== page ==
1. Financial Liberalization - In 1983, the United States and Japan Committee for Yen and U.S. Dollar was established to reduce the friction in exchange rate between the Japanese Yen and U.S. Dollar. Through this committee, the U.S. demanded Japan to deregulate and ease restrictions on financial and capital transactions. As a result, the restriction on future exchange transaction was removed and it became possible for not only banks but companies to be involved in currency trading. Later in the same year, regulation on converting foreign funds into Japanese Yen was also eliminated. The abolition of financial restrictions in Japan opened Japanese financial markets to those overseas, and the demand for Japanese Yen increased accordingly. At the same time, there was increasing number of loans by from banks to companies on real estate investment purpose,
  2. Excessive Monetary Easing Policy - Japan recorded a significant drop in short-term interest rates, notably between 1986 and 1987, with the Bank of Japan slashing the official discount rate from 5.0% (January 30, 1986) to 2.5% (February 23, 1987). As a result, money growth increased rapidly, from a growth of 8.0% for the period between 1985 to 1987 period, to 12.0% per annum by 1988. The lower rates encouraged uptake of mortgages and hence increased the demand for housing units in the market,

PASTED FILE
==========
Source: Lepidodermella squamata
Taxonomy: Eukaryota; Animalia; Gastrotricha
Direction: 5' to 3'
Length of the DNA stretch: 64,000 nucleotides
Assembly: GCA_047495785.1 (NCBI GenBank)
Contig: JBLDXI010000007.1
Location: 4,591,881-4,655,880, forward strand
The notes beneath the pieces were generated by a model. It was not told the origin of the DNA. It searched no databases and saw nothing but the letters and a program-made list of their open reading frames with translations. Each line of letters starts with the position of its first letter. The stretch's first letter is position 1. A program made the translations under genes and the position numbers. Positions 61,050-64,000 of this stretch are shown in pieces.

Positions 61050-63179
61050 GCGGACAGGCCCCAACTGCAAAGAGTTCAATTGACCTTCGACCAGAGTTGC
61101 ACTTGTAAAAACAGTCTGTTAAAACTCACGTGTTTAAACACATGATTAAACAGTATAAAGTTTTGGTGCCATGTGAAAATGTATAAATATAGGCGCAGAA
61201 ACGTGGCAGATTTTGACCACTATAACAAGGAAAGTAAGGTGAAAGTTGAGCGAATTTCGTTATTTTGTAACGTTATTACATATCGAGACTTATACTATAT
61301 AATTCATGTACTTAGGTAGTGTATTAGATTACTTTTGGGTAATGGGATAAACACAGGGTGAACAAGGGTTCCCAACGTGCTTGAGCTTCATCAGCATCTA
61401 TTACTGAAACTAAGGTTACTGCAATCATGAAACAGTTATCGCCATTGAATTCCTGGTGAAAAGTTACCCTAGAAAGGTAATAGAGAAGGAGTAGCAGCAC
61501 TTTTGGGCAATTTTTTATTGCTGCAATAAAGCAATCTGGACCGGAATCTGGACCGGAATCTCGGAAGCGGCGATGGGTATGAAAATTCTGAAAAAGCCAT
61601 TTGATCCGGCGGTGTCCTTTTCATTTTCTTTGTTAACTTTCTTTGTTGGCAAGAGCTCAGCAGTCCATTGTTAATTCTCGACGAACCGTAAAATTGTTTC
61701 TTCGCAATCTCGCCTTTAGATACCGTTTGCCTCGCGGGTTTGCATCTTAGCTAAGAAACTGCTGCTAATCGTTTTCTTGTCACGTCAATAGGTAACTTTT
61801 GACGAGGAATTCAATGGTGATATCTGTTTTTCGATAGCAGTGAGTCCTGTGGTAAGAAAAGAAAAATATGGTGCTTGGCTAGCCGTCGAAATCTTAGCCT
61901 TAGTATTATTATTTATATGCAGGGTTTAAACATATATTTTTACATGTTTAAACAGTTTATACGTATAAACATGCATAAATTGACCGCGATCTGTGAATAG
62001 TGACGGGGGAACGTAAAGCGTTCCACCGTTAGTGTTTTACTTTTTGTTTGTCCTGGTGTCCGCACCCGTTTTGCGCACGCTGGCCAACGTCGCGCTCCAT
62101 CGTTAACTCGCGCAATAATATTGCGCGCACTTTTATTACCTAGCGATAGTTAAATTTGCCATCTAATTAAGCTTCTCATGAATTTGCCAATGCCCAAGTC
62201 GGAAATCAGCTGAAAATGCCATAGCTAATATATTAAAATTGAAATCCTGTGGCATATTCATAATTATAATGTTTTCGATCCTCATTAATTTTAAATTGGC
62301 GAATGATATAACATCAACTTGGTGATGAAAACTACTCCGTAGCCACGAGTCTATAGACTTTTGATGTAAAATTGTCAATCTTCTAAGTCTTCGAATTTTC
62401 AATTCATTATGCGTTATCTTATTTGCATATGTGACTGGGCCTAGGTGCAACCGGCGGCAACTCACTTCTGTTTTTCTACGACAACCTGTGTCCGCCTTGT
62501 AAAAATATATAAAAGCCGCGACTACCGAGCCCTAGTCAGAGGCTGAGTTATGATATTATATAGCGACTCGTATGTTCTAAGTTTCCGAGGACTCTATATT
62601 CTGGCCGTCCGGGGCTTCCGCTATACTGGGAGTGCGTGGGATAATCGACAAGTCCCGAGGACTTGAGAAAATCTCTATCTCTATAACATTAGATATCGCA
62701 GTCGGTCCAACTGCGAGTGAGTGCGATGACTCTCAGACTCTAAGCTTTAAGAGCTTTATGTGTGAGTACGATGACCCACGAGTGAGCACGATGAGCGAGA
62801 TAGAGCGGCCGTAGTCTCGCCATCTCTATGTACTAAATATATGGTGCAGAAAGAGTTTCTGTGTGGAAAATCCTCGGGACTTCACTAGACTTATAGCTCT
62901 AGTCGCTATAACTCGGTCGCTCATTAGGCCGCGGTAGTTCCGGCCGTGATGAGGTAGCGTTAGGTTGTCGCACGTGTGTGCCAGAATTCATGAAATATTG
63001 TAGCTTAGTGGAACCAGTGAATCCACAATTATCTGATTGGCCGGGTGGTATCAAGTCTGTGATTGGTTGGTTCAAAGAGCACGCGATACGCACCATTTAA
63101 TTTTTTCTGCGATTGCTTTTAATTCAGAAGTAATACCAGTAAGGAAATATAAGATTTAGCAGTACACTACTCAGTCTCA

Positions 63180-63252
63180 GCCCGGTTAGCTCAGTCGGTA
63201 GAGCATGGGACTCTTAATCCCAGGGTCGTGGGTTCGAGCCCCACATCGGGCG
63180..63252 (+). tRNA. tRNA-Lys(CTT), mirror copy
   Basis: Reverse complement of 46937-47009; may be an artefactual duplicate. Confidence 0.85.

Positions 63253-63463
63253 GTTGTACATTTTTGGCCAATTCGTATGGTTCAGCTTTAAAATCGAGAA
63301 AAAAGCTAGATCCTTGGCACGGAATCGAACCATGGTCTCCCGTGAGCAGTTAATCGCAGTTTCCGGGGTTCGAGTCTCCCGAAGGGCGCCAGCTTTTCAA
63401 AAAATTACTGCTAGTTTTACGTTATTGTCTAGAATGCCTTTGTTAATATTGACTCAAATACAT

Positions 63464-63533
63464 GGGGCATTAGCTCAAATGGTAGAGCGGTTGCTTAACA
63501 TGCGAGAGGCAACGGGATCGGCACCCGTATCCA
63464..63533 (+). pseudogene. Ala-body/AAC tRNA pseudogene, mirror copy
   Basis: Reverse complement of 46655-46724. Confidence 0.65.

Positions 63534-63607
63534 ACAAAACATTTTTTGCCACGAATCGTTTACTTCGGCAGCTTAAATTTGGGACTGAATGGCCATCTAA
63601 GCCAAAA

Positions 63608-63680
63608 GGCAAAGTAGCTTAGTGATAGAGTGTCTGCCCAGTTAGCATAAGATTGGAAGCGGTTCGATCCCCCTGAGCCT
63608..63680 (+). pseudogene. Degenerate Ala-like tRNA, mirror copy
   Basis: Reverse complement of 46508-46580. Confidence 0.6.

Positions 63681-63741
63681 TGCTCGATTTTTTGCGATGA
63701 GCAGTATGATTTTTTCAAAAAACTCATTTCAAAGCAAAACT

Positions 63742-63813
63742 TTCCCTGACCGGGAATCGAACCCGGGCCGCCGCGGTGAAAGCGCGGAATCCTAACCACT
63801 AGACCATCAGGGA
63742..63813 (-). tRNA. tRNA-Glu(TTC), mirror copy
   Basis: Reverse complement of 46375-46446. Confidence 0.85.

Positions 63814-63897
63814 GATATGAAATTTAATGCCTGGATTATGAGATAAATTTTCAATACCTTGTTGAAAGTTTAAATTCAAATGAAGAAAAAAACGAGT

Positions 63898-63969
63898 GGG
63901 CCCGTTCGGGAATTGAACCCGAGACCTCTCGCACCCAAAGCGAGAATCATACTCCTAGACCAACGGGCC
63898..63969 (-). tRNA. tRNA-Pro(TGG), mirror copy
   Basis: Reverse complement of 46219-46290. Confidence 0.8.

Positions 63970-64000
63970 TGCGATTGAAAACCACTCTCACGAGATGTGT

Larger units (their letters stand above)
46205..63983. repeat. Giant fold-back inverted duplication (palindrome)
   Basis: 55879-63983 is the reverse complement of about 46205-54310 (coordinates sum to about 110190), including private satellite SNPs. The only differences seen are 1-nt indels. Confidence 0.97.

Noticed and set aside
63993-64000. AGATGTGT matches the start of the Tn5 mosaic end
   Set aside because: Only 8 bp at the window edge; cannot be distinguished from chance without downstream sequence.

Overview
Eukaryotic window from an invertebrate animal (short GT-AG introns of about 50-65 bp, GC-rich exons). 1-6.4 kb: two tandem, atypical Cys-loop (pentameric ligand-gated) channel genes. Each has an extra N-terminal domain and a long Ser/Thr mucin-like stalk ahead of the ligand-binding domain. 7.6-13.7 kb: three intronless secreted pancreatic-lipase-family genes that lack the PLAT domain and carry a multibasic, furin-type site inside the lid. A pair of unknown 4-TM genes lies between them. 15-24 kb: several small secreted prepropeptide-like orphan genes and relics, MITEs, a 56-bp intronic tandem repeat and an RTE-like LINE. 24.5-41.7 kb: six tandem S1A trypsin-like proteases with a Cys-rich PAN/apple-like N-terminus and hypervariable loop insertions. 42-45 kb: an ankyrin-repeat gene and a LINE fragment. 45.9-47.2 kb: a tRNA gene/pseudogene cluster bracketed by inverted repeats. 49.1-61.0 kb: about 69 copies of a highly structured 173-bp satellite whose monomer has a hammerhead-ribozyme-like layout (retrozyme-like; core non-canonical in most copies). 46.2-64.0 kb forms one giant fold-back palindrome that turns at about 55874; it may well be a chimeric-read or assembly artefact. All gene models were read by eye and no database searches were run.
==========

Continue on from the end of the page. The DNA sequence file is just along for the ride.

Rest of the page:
3. Distortion of the Tax System - Minimal property taxes, in addition to expectations that land prices were likely to increase, fueled speculation and resulted in hoarding of land. For instance, given that capital gains on land were not taxed until the time of sale, offered more incentives for wealthy individuals to speculate on the asset price. In addition, land leasehold contracts automatically renew unless the landlord provides concrete reasoning to object. In the event of a dispute between the lessee and tenant, courts intervene and if the rent is set by the court, it meant landlords could not raise the rent more than the actual market price. Hence, rents are kept artificially low and thus, many landlords refused to rent out their land given the relatively low discount prices, but rather left the land deserted to reap huge capital gains should land prices increase later. This resulted in reduced land transactions and resultant decline in housing development, thus, unstainable demand for the available property, and,